The Danish word opholdsbog means residence book. The plural form is opholdsbøger.
Opholdsbøger were introduced in 1875 by a law about foreigners and travelers. Immigrants, who intended to work in Denmark, had to report to the local police to obtain a residence book, which served as their work and residence permit in Denmark.1
Family tradition might tell you that you have Danish ancestors, but I have had many projects where it turned out that there were Swedish or German ancestors, too, because quite a lot of Swedes and Germans immigrated to Denmark in the 1800s.
Sources of Immigration to Denmark and Migration Within Denmark after 1874
To obtain a residence book, the immigrant had to provide id issued by a public authority.2 If the permit was granted, the police recorded information about the immigrant in a register of foreigners and travelers. Because the immigrant had to provide official id, the registers are generally a reliable source of information about an immigrant's birth year and place.
By and large, the registers are extant. They are kept by the Danish National Archives, and they are typically called one of the following names: Pasprotokol, fremmedjournal, fremmedbog, fremmedprotokol, or protokol over tilsyn med fremmede og rejsende.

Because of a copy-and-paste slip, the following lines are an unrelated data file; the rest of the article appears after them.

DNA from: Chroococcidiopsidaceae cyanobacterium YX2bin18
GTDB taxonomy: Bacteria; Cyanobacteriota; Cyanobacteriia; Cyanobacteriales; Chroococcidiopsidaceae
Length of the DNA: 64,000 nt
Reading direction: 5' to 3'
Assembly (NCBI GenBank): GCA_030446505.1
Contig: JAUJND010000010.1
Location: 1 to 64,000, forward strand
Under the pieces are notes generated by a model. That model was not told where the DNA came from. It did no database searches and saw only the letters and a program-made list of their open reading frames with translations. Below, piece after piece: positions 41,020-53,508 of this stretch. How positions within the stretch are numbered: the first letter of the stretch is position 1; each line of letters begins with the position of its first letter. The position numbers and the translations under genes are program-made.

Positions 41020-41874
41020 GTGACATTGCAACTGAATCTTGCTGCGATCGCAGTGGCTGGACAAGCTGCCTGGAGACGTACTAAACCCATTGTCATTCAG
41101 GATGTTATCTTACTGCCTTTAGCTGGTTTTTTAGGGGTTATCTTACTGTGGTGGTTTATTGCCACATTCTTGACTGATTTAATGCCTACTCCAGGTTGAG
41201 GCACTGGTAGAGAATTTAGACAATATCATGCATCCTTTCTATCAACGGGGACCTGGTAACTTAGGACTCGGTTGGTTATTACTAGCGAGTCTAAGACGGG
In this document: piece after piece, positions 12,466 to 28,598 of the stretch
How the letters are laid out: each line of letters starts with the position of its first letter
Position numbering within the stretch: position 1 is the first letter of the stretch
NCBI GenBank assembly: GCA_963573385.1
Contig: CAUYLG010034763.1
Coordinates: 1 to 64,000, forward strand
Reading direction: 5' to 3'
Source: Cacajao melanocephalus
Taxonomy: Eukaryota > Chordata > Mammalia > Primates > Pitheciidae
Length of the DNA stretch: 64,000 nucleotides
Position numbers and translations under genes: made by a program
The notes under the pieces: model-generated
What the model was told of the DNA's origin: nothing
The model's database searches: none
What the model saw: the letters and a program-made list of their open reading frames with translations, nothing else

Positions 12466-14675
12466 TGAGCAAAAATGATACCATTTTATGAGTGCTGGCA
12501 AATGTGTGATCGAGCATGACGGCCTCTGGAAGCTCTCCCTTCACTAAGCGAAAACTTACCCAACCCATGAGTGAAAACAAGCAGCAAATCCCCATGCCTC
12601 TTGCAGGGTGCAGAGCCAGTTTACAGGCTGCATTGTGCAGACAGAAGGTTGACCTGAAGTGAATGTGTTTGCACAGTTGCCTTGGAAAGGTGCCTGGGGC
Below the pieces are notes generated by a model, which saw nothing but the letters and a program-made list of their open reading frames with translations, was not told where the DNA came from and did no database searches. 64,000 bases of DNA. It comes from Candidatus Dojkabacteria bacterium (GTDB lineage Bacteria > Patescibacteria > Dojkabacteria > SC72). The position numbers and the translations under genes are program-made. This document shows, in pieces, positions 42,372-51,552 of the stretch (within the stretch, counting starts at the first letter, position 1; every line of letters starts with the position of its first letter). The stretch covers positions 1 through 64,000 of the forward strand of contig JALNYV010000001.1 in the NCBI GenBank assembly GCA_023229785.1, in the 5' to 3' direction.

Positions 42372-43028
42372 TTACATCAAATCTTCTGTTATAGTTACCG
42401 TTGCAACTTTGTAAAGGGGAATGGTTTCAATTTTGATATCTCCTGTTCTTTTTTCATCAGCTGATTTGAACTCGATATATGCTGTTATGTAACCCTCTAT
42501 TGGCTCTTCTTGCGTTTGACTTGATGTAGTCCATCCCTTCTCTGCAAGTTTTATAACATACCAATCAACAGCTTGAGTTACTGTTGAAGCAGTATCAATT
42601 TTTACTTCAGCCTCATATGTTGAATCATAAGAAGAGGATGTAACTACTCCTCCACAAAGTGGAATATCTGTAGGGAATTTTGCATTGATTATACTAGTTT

When looking through the registers, you will notice that there are many listings for native Danes. The 1875 law not only required the police to keep track of foreigners, but of all travelers. If you have worked with Danish parish registers (aka church books), you might know the accession and expunction lists. The registers of foreigners and travelers replaced those lists, so they are not only useful when dealing with immigrants, but also if your ancestors moved inside Denmark.
Some registers have been imaged, but most must be viewed at the Danish National Archives. If you need assistance, feel free to contact me for an estimate of the time needed.
Above is a snippet from a register from Svaneke Town at Bornholm. The registrar noted the full name, occupation, and date and place of birth of those who moved to Svaneke. Elna Mortensen, who reported to the police on 1 May 1884, was a domestic servant born 2 September 1862 in "Store Herredstad" in Sweden. Click the image to see the full page at the website of the Danish National Archives.
When reading the foreign place names, bear in mind that the registrar had to decipher handwriting, and you know how difficult that can be, right?
- Lov om Tilsynet med Fremmede og Reisende m.m., 15 May 1875, section 3.
- Lov om Tilsynet med Fremmede og Reisende, section 1.
- The image at the top is a photograph of travelers at the Copenhagen railway station, see "Digital collections," database with images, The Danish Royal Library (https://www5.kb.dk/images/billed/2010/okt/billeder/object278717/en : accessed 18 April 2022), entry for "Rejsende på Hovedbanegården" by Holger Damgaard. The image is public domain.